remember that the sun is eight hundred and sixty four thousand miles in
diameter. If we can’t find something new under it, we’re not looking hard

6. Build a strategy to leverage free. The
greatest barrier to success as an artist isn’t incompetence – it’s anonymity.
For that reason, Ginsberg recently gave away all of his previous books for
free, no strings, forever. “It was a
tough call to make, but I’d rather be heard than paid. Besides, my entire
career as a writer, publisher, performer and consultant has flourished on the
power of giving myself away. Considering
the current expectation of the marketplace, why charge customers for a digital cow they’re already milking for
free?” He knows it’s a bold move, but by leading with this gift, he believes
his new work will be discovered,
attract attention, spread and then lead to some portion of the masses actually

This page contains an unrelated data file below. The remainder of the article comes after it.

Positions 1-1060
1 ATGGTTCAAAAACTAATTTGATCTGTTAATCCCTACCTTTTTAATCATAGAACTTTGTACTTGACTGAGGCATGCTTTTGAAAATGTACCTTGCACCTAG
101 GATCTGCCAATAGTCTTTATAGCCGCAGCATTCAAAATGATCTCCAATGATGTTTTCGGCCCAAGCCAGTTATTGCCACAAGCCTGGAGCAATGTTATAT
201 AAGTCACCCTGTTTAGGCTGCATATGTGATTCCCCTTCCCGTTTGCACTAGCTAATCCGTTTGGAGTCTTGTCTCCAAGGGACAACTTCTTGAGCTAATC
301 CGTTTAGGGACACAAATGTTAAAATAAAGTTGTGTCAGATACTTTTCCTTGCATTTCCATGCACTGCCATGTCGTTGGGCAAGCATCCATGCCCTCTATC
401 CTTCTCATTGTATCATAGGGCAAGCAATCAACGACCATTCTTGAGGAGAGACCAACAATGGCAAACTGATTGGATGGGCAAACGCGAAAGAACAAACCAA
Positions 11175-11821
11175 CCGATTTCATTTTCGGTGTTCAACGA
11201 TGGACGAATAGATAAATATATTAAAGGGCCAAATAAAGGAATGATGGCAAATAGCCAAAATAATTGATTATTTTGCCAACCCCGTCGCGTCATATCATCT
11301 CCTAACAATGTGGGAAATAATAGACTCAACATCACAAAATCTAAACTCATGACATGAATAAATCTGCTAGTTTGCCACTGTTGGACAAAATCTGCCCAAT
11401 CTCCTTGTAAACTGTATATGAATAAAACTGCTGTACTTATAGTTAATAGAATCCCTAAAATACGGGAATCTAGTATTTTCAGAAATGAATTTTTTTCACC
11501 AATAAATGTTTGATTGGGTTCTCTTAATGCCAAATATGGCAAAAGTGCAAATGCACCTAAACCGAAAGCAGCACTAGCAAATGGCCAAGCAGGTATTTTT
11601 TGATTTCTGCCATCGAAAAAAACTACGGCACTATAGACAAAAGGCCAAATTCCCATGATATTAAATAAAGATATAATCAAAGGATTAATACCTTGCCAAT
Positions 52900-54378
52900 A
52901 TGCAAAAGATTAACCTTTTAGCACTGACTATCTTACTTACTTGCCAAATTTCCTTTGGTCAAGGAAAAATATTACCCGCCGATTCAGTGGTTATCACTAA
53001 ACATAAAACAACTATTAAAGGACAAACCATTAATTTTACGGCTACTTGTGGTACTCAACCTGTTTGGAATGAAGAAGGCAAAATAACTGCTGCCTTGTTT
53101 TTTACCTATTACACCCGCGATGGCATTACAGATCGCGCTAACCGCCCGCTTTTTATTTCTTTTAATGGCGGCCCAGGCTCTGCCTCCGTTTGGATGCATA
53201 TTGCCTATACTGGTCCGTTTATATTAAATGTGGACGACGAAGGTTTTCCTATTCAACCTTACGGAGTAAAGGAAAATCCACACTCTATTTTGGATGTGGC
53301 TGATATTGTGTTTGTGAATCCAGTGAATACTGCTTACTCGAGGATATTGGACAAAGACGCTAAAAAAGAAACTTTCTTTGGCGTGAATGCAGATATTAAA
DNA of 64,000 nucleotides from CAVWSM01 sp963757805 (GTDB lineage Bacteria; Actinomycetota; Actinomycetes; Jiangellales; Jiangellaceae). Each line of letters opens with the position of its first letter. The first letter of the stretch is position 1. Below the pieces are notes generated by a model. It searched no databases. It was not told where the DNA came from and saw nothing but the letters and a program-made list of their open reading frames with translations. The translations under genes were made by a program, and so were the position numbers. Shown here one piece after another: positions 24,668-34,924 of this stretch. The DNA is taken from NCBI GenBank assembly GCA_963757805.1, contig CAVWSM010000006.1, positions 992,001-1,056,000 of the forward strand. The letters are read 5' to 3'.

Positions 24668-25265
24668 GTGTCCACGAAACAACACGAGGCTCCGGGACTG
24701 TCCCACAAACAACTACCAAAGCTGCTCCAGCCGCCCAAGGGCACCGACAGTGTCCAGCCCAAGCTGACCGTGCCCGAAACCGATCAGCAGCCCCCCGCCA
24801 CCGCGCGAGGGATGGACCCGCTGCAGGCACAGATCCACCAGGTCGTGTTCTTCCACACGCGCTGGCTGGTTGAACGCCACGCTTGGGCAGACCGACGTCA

buying his other products and services. “We can’t set art off in a corner,”
Ginsberg says, “Without a collision between our work and the outside world,
we’re the tree in the forest that nobody hears. The upside of exposure is everything, and I’d rather be risky and
everywhere than safe and invisible.”

Ginsberg’s eight new books, published through his company,
HELLO, my name is Scott, are now available on The titles
of these books include: Winking in the
Dark, Consistency is Far Better Than Rare Moments of Greatness, Friendly Costs
Nothing But Changes Everything, Hire Yourself, One Smoking Hot Piece of Brain
Candy, Playing for Keeps, Stick-to-itiveness
and You’re Not There to Answer Their Questions.

The books are also available as free, downloadable PDF’s for people who don’t have access to Kindle.

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Author. Speaker. Strategist. Songwriter. Filmmaker. Inventor. Gameshow Host. World Record Holder. I also wear a nametag 24-7. Even to bed.